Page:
The PML-N is acting as if it doesn’t believe it can win the next election. In some ways, it is reminiscent of the PPP when the latter gave up the re-election ghost in 2013.
Punjab Chief Minister Shahbaz Sharif and Minister for Water and Power Khawaja Asif have both declared that loadshedding in Pakistan would end in a matter of months. Shahbaz even joked that we would produce so much electricity we could even send some to Narendra Modi. These claims were made even as reports came in that loadshedding had increased for up to 14 hours a day. The effect of such statements could turn the PML-N into the Raja Rentals of 2017 – those who assure the public that all is well even as the nation is plunged into darkness.
The PML-N is behaving like an insecure party. The arrest of the PPP’s Sharjeel Memon seemed to serve little purpose. Memon may or may not be guilty of the massive corruption of which he’s been accused but the only reason he returned to Pakistan was because he had already obtained bail from the Islamabad High Court. For plainclothes officials of the National Accountability Bureau to still pick him up – even if just for a short time – was meant to send a message to the PPP: we’re coming for you.
The PPP, too, is coming for the PML-N. Asif Zardari has made Lahore the focal point of the PPP’s electioneering although its forays into territory that has hardly been friendly to the party seem to be based more on hope than expectation. In 2013, the PPP, partly out of worries over safety at a time when all its leaders were receiving threats from militants and partly because of resignation to its all-but-certain fate, didn’t really campaign for re-election. The result was to banish the party to rural Sindh and decimate it in Punjab. A few Zardari speeches should not rattle the PML-N.
Whatever political problems the PML-N government may be facing, its nervousness is difficult to understand. The party’s Punjab firewall still looks unbreachable. The PPP has made no inroads in the last five years. It seems content with its oppositional role, where it can pretend to be a party of principle that is worried only about the health of democracy and not its own personal power, even as it caves in on issue after issue such as the military courts. It has no leadership to speak of, as Asif Zardari ventures into new occupations and the political career of Bilawal Bhutto Zardari is launched approximately four times every year without ever reaching into orbit.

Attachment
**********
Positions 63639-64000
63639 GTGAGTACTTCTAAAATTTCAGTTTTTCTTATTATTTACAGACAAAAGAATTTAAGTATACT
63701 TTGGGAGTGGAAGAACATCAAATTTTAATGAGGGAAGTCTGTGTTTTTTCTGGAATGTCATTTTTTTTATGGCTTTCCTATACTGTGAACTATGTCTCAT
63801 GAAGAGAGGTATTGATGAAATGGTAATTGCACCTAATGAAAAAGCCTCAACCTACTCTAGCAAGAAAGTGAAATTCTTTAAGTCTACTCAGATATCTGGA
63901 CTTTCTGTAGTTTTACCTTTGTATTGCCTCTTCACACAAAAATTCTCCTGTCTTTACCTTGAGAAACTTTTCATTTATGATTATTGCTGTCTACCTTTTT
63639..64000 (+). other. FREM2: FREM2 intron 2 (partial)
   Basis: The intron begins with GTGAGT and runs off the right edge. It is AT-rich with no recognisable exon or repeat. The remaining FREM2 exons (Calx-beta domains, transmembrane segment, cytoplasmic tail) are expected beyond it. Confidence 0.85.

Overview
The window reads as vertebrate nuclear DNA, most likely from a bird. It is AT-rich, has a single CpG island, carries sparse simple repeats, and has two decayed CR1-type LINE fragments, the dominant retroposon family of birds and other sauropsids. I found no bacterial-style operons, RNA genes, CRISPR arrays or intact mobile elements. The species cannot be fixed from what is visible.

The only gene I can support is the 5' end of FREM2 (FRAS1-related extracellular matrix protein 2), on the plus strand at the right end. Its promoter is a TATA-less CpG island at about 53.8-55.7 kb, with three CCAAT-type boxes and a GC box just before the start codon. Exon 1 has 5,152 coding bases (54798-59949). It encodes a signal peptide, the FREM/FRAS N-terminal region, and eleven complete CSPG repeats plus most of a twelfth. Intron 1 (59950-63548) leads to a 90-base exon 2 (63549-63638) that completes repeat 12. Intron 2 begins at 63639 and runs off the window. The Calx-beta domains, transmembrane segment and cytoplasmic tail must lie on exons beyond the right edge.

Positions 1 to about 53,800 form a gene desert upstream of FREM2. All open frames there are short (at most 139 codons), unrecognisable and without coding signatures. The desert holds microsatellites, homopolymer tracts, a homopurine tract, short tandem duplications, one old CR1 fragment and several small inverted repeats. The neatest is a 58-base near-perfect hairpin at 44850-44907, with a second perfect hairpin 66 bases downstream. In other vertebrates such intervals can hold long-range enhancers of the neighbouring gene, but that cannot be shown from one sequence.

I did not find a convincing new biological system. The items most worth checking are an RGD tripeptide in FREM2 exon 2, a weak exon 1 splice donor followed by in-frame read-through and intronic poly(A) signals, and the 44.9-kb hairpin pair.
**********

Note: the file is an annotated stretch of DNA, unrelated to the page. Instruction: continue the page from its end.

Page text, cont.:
For all intents and purposes, the PPP is a regional party, confined to Sindh, where its absentee leadership seems never to cost it votes. Once the PPP no longer has the most seats in the Senate, it ceases to be relevant.
This may be why Nawaz is trying to make a push into Sindh. He senses the PPP’s vulnerability and is trying to exploit it. The PPP certainly is worried. Sindh Chief Minister Murad Ali Shah was particularly virulent in denouncing Nawaz for only showing up in the province when elections are near. But it is hard to see how the PML-N can make inroads in Sindh. It has only ever when a significant number of seats in the province when the elections have been rigged for them. The party is in disarray in Sindh. Try and name more than one leader of the PML-N’s Sindh chapter. Take your time. Unless you are a political junkie, it’s impossible to come up with a name.